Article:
Saturday, March 28

Reader: “He was lost,” 

Response: “but now he is found!”

Scripture: Luke 15:25-32

“Meanwhile, the older son was in the fields working. When he returned home, he heard music and dancing in the house, and he asked one of the servants what was going on. ‘Your brother is back,’ he was told, ‘and your father has killed the fattened calf. We are celebrating because of his safe return.’

“The older brother was angry and wouldn’t go in. His father came out and begged him, but he replied, ‘All these years I’ve slaved for you and never once refused to do a single thing you told me to. And in all that time you never gave me even one young goat for a feast with my friends. Yet when this son of yours comes back after squandering your money on prostitutes, you celebrate by killing the fattened calf!’

“His father said to him, ‘Look, dear son, you have always stayed by me, and everything I have is yours. We had to celebrate this happy day. For your brother was dead and has come back to life! He was lost, but now he is found!’”

Reader: This is the word of the Lord.   

Response: Thanks be to God.

Some thoughts:
Here we see the jealous heart of the other self-centered brother. While the younger son grabbed what was his and took off, the older brother blamed the father for not being generous toward himself. This was a giant narcissistic party. Serving his father he called “slavery.” Was he glad to see his prodigal brother? Was he concerned about the time his brother had been away? He even distanced himself from his sibling with the comment “this son of yours,” a further dig at his father. Did he feel his father owed him something for his self-righteous “faithfulness”? In a nutshell, he was bitter his father had forgiven his brother. His proud heart is embarrassingly laid bare before us. The older brother is completely unaware of his own need for repentance.  When the younger son demanded his inheritance and left, the father let him go. He gave him that freedom. But here in contrast, the father pleads with the elder son to rejoice with them in the joy of a repentant son. The elder son would not move on from his brother’s past. He was stuck in his own pride and therefore missed the joy of the present moment. The father even reminded him that he was also an heir.  The father treats both sons with the same love. The elder son had likewise strayed from the father even though he never left home. And he has not yet returned. The sadness in this parable is that this older son has not yet realized his own sinful heart and need for repentance. This parable is left open-ended. We don’t know if the elder brother repented and joined the celebration or continued wallowing “with the pigs” his self-righteousness. Since Jesus told this parable about the Pharisees, it is open ended as to whether the elder son ever repented. Some Pharisees repented and believed (Nicodemus) and others did not.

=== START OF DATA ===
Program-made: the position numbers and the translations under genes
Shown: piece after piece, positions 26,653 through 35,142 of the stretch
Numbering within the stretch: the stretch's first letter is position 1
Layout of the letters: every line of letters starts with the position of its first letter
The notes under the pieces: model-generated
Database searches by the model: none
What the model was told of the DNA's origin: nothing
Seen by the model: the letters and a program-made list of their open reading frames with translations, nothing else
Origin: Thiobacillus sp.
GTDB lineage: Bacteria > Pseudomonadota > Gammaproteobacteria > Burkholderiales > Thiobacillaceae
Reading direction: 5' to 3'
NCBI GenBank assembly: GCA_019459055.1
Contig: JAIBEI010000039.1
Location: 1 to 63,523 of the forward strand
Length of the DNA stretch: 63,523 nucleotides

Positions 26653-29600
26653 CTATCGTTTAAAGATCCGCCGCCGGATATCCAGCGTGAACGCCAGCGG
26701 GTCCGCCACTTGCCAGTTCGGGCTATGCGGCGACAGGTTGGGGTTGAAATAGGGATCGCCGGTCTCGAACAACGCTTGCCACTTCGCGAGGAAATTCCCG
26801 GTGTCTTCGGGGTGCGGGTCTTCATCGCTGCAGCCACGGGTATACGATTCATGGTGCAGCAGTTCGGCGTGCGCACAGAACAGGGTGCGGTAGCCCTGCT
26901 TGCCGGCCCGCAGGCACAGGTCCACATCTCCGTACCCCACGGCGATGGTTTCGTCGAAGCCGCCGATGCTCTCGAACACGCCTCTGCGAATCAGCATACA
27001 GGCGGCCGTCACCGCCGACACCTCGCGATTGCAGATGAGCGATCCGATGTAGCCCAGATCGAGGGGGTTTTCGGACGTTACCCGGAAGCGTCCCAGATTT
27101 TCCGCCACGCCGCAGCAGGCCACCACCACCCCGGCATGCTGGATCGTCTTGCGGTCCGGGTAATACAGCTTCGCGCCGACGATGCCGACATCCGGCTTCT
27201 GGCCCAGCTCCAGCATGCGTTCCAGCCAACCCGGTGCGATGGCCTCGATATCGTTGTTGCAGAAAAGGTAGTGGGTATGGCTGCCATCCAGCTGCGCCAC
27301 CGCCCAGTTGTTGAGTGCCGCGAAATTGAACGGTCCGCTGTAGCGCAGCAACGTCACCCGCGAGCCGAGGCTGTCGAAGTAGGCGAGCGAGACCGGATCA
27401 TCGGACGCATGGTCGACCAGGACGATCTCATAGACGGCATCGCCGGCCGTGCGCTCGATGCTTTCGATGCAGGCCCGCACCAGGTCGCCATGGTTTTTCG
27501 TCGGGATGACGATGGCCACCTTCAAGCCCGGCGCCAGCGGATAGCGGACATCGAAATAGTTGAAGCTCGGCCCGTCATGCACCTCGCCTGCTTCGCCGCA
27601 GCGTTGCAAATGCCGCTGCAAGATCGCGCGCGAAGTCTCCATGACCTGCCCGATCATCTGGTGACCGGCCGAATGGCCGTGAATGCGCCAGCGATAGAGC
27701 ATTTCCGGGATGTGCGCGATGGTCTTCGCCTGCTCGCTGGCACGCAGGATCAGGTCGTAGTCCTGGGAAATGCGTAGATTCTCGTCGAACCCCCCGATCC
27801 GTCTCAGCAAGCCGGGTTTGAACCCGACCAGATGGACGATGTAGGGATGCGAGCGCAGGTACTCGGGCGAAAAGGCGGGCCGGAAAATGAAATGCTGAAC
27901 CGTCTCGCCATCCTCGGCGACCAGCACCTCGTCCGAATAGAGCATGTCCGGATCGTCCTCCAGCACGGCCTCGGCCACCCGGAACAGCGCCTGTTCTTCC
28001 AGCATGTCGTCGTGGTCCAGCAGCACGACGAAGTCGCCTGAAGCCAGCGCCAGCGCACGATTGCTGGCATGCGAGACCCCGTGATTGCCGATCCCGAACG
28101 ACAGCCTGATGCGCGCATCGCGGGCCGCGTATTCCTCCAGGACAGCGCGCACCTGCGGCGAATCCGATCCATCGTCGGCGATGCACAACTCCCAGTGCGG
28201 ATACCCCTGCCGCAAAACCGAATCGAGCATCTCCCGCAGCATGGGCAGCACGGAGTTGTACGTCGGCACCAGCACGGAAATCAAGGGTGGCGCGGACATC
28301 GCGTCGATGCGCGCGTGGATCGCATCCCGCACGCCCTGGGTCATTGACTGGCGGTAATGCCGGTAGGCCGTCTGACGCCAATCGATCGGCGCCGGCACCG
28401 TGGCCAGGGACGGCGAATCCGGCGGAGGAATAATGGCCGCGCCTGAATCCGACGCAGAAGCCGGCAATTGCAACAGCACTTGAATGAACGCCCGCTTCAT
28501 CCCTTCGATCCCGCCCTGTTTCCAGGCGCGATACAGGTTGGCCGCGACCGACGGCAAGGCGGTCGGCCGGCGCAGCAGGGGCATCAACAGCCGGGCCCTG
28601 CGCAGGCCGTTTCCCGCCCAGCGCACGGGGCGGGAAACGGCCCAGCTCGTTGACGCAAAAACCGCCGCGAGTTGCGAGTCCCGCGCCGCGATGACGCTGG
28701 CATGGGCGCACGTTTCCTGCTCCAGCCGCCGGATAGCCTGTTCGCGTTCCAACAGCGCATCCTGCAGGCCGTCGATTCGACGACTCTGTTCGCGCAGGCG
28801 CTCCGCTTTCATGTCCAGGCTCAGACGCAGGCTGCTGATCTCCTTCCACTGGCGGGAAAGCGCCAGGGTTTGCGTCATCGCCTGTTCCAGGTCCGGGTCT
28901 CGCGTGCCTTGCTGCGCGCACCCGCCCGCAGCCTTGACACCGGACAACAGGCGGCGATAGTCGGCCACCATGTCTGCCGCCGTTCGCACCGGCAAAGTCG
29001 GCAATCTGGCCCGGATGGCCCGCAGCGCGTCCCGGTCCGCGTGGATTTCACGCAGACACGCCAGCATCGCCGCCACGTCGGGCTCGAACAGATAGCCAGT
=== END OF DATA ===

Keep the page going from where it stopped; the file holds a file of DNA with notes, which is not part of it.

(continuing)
Music: “Amazing Grace”   Il Divo GLORIOUS!!!!!   When you get to heaven, you can sing like this!!

Gracious Lord of joy and delight, grant that I may rejoice with those who rejoice, cheer for those who are cheerful, laugh with those who laugh, be happy with those who are happy, be enthusiastic with those who are enthusiastic, discover with those who discover new things. Forbid that I should ever withhold my heart’s embracing of another’s joy for some silly, selfish, or jealous reason. Your kingdom does not need more “joy monitors.” From sour-faced saints, good Lord deliver us!      ―Daniel Sharp